Bringing LeBron back: dethrone the departed
February 28, 2013
I remember exactly where I was the night of LeBron James’ decision. I was a soon-to-be sophomore, sitting on my couch on summer break waiting for my parents to get home from dinner.
I’m not quite sure why, but I had every grain of hope invested in James.
There was no chance he would leave Cleveland. We were his hometown, his biggest fans, and we’d given him everything. Then James decided to take his talents to South Beach, and everything seemed to change.
Jerseys were burned, tears were shed and letters of anger were scripted via Dan Gilbert. Even worse, the national media swarmed the streets of Cleveland. We were embarrassed all over again, and the jokes were amplified to a new extreme.
Local bars and businesses claimed they too felt the impact of James’ departure. For months, game night at The Q was no longer a special event to look forward to. The city was left with the likes of Mo Williams and Ryan Hollins to pick up the pieces.
And then James returned for the first time, and the city nearly imploded. I remember watching the events inside The Q take place as an intern with ESPN Cleveland. It was an early December evening and The Q became a house of anger, bitterness and hatred. Fights broke out as Cavs fans let the sting of the LeBron James alcohol burn their wounds, and the national media loomed in the shadows, begging to twist the knife.
Cleveland was once again that city the rest of the country pitied. For seven years, we had something to be proud of, and in one hour-long TV special, he was gone.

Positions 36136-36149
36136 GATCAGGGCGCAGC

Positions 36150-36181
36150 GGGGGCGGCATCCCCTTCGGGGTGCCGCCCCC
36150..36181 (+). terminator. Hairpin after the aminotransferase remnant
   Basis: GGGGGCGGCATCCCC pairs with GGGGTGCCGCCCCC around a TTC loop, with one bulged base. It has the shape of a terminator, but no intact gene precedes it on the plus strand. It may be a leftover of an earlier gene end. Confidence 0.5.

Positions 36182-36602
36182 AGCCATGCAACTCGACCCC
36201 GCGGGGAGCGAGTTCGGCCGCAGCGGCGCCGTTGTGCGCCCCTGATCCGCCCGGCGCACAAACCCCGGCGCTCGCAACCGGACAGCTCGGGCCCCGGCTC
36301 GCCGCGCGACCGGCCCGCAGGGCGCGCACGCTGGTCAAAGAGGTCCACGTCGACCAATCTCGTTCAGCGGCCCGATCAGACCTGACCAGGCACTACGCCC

Recently, there have been rumors and whispers speculating that James may return to the Cleveland Cavaliers when he becomes a free agent in 2014. While many have forgiven James, others have not forgotten the way they felt as the city’s biggest hero — its king — departed, leaving us stunned, angry and disappointed. In fact, the disappointment felt triggered feelings of former disappointment, such as the playoffs where James gave up.
James quit on Cleveland during the playoffs, and he quit on Cleveland when he ditched us. After all, shooting free throws with one’s left, non-dominant hand doesn’t exactly scream of intense dedication.
Furthermore, it seems James may have planned on ditching the city years in advance, back when he played on the 2008 Olympic basketball team alongside Dwyane Wade and Chris Bosh, now his current teammates.
James conspired to leave Cleveland, gave up in the playoffs and led the city on during his free agency, only to jilt us, dumping us at the altar of hope for the future.
Now, the city has a new star. Night after night, Kyrie Irving has given Cavs fans a reason to cheer and proved Chris Grant to be the best GM in Cleveland right now – though Chris Antonetti’s stock certainly skyrocketed as his Cleveland Indians had an impactful offseason. While some feel that Irving will serve as bait to lure James back, it seems that Irving is perfectly capable of leading the team on his own. The two combined may create a force that could certainly give the Cavs a formidable shot at a title run – or they may create The Decision 2.0.
James took his talents to South Beach and never looked back — until now. It seems “The King” prefers to latch onto other NBA superstars, rather than carry himself to national championships. Now, he has his sights set on Irving, a young, impressionable player whom he can influence. The two may look appealing on the hardwood, but behind closed doors, James may inject Irving with the same cocktail of bad medicine he concoted before he left.
James left Cleveland to combine forces with Wade and Bosh, and that is the only reason he will return — to join Irving in an attempt to right his wrongs and stitch the wounds he inflicted. Once he’s had his fill of Cleveland, he’ll repeat the cycle — give in, give up and leave us all over again.
It’s often said that history tends to repeat itself. Cleveland’s history is scarred, bitter and broken, and welcoming LeBron James back will only lead to more of the same. His highlight reel may be worthy of replay, but his time in Cleveland should never be repeated.